Vaccine companies, including Moderna, Pfizer and its German partner BioNTech and Novavax, presented sometimes conflicting data on potential booster strategies, leaving committee members to triangulate between overlapping, sometimes divergent results.
Paul Offit, a vaccine expert at Children's Hospital of Philadelphia, called the data "uncomfortably scant" and voted against changing the strain. He questioned whether the modest difference in how modified vaccines triggered an immune response was a big enough difference to translate into a benefit for people.
"I don't think it's fair to ask people to take a risk . . . if we don't feel comfortable with the level of protection that we're likely to get with omicron," Offit said.
The companies each presented data to support their preferred strategy.
Moderna, for example, favors a bivalent vaccine tailored to protect against the original version of the virus and the omicron BA. 1 variant. The company said it could start delivering the vaccine this summer, but cautioned that a vaccine that includes BA. 4 and BA. 5 could take until late October or early November.
Pfizer and its German partner BioNTech, however, found that a vaccine that targets a single variant of the virus, BA. 1, was better than a bivalent formulation. The company also presented mouse data suggesting that a vaccine tailored to fight the omicron subvariants that are projected to soon dominate in the United States, BA. 4 and BA. 5, might provoke stronger and broader immune responses. The company would be ready to supply either version of the vaccine by the first week of October.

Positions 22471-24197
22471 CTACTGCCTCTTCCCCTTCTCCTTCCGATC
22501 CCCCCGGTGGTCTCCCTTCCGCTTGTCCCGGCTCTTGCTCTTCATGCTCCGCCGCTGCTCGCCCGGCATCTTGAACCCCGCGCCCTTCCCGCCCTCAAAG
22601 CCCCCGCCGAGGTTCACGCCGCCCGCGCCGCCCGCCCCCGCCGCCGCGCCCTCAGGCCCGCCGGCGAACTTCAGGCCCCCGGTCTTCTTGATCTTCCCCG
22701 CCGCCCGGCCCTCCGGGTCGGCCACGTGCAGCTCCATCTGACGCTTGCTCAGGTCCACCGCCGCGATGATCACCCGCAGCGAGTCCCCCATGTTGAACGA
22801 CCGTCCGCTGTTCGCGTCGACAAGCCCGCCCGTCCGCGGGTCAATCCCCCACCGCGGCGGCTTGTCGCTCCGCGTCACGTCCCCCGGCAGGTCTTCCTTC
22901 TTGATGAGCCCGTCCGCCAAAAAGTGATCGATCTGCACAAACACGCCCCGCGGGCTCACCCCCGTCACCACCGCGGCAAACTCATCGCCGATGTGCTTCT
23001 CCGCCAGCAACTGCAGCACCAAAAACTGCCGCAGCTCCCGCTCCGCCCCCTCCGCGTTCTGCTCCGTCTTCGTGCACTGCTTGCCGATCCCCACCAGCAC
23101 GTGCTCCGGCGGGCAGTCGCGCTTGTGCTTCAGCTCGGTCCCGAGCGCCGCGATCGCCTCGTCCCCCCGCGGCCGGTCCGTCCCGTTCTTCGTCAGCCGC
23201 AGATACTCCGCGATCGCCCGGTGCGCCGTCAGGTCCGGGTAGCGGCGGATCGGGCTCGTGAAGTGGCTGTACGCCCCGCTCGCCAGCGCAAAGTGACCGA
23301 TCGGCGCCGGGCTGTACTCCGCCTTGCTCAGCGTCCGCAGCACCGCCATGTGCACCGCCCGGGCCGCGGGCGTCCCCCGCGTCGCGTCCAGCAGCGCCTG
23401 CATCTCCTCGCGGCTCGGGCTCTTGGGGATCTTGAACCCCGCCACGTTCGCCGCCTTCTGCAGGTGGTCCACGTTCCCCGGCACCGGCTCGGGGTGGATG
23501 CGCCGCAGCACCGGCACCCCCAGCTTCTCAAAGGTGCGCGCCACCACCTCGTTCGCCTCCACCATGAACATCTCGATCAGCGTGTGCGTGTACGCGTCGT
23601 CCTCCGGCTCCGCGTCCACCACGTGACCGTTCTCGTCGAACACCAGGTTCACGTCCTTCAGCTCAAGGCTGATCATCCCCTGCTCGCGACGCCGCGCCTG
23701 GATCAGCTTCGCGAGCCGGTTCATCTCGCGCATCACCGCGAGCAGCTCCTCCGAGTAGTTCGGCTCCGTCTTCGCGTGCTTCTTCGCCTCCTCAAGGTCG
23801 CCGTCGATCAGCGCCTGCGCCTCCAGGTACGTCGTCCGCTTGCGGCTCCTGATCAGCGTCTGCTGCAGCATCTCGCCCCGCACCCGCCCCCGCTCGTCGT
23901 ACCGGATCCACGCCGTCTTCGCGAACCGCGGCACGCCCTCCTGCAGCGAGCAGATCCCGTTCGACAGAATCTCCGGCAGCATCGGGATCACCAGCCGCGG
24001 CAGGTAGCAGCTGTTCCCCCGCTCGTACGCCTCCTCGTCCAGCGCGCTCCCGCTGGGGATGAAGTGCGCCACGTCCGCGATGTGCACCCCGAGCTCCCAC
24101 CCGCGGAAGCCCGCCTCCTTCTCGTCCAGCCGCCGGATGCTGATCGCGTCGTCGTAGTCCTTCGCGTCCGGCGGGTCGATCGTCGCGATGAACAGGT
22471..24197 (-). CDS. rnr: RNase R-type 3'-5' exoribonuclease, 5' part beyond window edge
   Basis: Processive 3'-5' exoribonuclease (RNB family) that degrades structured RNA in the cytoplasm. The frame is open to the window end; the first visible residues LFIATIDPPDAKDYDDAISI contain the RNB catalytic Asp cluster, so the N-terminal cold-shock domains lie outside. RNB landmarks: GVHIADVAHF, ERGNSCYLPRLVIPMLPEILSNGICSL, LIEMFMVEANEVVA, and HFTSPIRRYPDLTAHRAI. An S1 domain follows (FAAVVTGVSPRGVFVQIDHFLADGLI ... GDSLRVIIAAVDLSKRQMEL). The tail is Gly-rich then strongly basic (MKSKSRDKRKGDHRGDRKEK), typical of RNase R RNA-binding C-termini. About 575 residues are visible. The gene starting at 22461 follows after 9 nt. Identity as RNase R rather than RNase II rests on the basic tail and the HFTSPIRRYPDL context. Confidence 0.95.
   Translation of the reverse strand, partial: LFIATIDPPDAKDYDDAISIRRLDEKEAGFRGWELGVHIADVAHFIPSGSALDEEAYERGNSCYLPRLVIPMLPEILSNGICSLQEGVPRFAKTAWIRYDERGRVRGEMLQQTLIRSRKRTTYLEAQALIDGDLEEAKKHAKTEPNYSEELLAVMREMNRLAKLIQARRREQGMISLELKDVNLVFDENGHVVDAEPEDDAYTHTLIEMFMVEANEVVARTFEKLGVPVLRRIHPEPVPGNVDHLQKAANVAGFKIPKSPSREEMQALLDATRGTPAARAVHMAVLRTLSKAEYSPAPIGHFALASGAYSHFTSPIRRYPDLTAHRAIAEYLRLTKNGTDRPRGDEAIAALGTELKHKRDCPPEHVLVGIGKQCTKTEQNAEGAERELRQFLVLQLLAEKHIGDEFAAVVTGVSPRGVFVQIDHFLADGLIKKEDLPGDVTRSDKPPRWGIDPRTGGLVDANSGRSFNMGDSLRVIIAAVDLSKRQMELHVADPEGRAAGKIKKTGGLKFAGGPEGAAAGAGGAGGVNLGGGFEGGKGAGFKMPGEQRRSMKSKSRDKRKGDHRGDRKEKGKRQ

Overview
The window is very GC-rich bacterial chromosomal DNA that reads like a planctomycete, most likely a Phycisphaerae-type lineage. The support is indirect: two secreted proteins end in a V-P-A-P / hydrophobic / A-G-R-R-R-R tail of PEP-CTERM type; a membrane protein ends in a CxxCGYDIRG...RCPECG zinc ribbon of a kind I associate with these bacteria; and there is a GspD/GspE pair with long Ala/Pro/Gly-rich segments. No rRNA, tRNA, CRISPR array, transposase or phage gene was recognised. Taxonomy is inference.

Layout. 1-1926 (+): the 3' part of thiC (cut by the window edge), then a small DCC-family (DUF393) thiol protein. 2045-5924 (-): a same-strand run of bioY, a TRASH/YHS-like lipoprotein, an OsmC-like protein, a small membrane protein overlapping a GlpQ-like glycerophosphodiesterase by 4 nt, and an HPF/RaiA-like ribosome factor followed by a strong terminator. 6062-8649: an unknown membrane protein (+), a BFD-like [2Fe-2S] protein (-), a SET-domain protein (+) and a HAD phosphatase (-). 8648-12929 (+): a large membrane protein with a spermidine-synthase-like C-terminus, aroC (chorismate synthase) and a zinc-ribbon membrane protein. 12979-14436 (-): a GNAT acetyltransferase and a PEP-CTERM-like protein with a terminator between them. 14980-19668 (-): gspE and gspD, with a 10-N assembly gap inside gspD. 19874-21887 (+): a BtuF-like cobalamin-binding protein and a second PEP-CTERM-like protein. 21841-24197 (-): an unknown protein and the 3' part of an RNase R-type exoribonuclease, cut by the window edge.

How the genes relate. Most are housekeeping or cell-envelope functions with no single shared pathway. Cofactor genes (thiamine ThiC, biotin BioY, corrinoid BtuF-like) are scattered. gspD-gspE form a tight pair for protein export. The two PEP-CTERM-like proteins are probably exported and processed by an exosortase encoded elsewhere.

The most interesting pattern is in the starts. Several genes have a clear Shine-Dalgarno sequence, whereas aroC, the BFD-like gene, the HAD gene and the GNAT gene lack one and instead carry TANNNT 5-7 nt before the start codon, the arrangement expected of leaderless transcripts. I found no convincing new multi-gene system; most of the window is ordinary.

Novavax's vaccine has not yet been authorized in the United States, but uses a different technology - delivering a viral protein brewed in a laboratory. The company presented data suggesting that additional doses of its existing vaccine could be protective, even against omicron subvariants. Clinical testing of its omicron booster is ongoing, with results expected in September.
Adam Berger, director of the division of Clinical and Healthcare Research Policy at the National Institutes of Health, said that the data presented at the meeting suggest that while a universal recommendation to change vaccines is preferred for simplicity, the array of results suggest "there isn't a one size fits all answer to whether a strain change is necessary."